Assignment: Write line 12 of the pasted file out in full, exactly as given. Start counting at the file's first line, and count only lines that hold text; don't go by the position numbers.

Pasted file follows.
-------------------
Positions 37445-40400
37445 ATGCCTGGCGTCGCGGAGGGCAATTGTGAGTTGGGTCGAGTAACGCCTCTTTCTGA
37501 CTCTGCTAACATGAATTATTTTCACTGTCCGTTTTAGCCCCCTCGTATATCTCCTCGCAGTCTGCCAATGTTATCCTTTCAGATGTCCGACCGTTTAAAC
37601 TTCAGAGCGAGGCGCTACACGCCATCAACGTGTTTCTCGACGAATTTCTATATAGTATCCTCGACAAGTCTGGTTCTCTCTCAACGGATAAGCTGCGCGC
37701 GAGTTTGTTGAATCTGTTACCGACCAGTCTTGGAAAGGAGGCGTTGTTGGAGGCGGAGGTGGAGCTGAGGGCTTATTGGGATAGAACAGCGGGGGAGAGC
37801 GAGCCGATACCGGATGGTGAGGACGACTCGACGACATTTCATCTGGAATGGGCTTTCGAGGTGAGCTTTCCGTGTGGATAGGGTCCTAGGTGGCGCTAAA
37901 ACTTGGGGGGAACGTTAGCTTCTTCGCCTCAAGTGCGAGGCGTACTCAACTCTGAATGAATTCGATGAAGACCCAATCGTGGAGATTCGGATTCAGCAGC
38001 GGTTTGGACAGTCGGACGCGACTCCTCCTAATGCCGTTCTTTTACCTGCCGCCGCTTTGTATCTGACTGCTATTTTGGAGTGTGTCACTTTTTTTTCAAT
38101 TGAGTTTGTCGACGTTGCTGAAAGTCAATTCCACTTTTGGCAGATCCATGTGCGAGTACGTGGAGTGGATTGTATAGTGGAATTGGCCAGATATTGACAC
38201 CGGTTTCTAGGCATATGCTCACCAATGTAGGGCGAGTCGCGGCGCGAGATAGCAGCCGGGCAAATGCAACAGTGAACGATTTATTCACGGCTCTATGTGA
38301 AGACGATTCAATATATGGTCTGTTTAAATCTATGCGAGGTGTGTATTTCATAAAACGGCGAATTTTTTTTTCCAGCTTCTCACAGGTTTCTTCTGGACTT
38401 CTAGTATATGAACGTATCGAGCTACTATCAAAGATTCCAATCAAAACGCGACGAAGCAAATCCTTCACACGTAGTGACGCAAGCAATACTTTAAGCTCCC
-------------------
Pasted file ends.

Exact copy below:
38401 CTAGTATATGAACGTATCGAGCTACTATCAAAGATTCCAATCAAAACGCGACGAAGCAAATCCTTCACACGTAGTGACGCAAGCAATACTTTAAGCTCCC